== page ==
First of all….Employee Benefits are expensive, there’s no getting around that.  There ARE some creative ways to make them less expensive, if you want to be creative.  Find yourself an Independent Employee Benefits Broker that you trust and have them guide you through the process.  We are in the Bay Area and the competition for talent in most industries is insane.  Employee Benefits and Group Health Insurance is the #2 question potential hires ask about…..right underneath salary.

Employers don’t realize that the company contribution does not have to be a lot

The minimum contribution for a company to offer #GroupBenefits to their employees can be as low as $100 a month, or 50% of the solo employee premium on the cheapest plan offered.  To give you an example, a company with 10 employees enrolling into a Kaiser plan, could be as low as $1000 a month for the employer, even less if some employees don’t enroll.

Do your due diligence and find a good Benefits Broker.  Stalk them on LinkedIn, FaceBook, Yelp, etc…you’ll be surprised what you find.

Steve Brauer, Principal, Brauer Insurance Services LLC, (877) 421-4325   www.brauerinsurance.com

Larger employers may get relief from the ACA if new measure passes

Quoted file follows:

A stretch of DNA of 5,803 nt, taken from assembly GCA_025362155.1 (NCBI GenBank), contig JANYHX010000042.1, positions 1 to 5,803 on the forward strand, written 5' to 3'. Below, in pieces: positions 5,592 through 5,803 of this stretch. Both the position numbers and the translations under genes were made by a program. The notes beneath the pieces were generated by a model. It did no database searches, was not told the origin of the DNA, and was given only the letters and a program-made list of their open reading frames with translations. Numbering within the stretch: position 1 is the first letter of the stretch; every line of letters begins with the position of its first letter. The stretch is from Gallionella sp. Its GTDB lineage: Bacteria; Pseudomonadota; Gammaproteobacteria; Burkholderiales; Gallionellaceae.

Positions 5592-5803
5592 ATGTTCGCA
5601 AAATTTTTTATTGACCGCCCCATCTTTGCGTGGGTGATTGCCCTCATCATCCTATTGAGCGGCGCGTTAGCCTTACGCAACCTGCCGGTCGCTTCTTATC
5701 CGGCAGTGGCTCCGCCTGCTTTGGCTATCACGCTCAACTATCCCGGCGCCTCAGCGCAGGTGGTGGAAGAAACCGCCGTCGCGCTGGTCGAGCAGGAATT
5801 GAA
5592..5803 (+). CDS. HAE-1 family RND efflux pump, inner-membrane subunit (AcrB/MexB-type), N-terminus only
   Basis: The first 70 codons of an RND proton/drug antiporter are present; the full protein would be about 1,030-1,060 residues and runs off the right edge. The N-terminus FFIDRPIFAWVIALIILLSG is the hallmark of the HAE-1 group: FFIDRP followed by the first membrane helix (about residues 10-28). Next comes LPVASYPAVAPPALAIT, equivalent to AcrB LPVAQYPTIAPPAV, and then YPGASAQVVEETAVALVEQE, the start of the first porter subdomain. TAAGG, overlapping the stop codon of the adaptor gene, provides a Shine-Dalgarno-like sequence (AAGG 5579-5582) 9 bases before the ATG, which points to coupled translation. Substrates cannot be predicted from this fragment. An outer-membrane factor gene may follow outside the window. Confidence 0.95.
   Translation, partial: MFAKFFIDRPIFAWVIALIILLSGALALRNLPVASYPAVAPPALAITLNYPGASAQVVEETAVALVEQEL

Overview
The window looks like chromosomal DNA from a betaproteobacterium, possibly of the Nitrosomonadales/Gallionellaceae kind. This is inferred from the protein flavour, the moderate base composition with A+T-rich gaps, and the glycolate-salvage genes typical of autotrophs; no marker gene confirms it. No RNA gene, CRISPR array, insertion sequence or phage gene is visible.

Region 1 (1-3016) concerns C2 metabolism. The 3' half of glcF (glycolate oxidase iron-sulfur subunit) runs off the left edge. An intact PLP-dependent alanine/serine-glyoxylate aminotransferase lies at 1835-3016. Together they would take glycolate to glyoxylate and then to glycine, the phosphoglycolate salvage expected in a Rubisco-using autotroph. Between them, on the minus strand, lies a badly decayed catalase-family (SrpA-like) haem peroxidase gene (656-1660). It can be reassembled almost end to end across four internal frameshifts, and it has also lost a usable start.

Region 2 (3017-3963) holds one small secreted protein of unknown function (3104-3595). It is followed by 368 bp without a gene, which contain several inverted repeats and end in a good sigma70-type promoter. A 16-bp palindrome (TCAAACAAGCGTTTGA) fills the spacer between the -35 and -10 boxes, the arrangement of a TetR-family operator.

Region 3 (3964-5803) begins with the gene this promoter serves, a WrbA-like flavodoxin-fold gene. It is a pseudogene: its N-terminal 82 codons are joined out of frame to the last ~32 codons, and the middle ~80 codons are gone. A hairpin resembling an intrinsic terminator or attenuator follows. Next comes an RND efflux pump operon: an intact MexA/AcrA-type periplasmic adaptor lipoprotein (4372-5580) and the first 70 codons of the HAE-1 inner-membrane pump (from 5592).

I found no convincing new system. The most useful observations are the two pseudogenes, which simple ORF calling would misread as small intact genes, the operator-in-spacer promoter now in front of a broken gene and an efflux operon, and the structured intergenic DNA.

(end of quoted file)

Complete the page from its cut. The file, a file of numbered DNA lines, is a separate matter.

By | October 2nd, 2018|Categories: ACA, ACA Compliance, Affordable Care Act, Affordable Employee Benefits, Bay Area Employee Benefits, Business Health Insurance, CA Employee Benefits, California Employee Health Insurance, California Employer Benefits, Employee Benefits San Jose, Employee Health Insurance, Employer Mandate, Group Benefits, Group Employee Benefits, Group Health Benefits, Group Health Insurance, Group Health Insurance, Group Health Plans, Group Medical Insurance, Health Reform, Healthcare Reform, How will ObamaCare affect business, HR, Kaiser Business Insurance, Kaiser Employee Health Insurance, Kaiser Group Health Insurance, Large Companies, Large Group Health Insurance, Mid sized companies, Obama Care, ObamaCare, Obamacare compliance, ObamaCare requirements, Over 50 employees, Small Business Benefits, Small Business Employee Benefits, Small Business Health Insurance, Small Group, Small Group Health Insurance|Tags: , |

The “Save American Workers Act, (HR 3798) will be voted on very soon by the House of Representatives.  If passed, it would change the definition of a full time worker to a full 40 hours a week, not 30 hours as it stands now with the ACA, ObamaCare.  Today, an employer with at least 50 “full time” workers (30+ hours) are required to offer them affordable health coverage approved by the ACA.

ACA Employer Mandate holding back some employers from growing and expanding

I personally know several companies that purposely keep their employee count under the 50 FTE, or Full Time Equivalent for the very reason of NOT having to meet the ACA Employer Mandate, instituted as part of ObamaCare back in 2010.  These employers are fearful that IF all of their employees take them up on their offer of insurance, it would put the company out of business, trying to keep compliant.  What happens with all of our employers forced to comply with the Employer Mandate is that only a few employees enroll into the insurance, for several reasons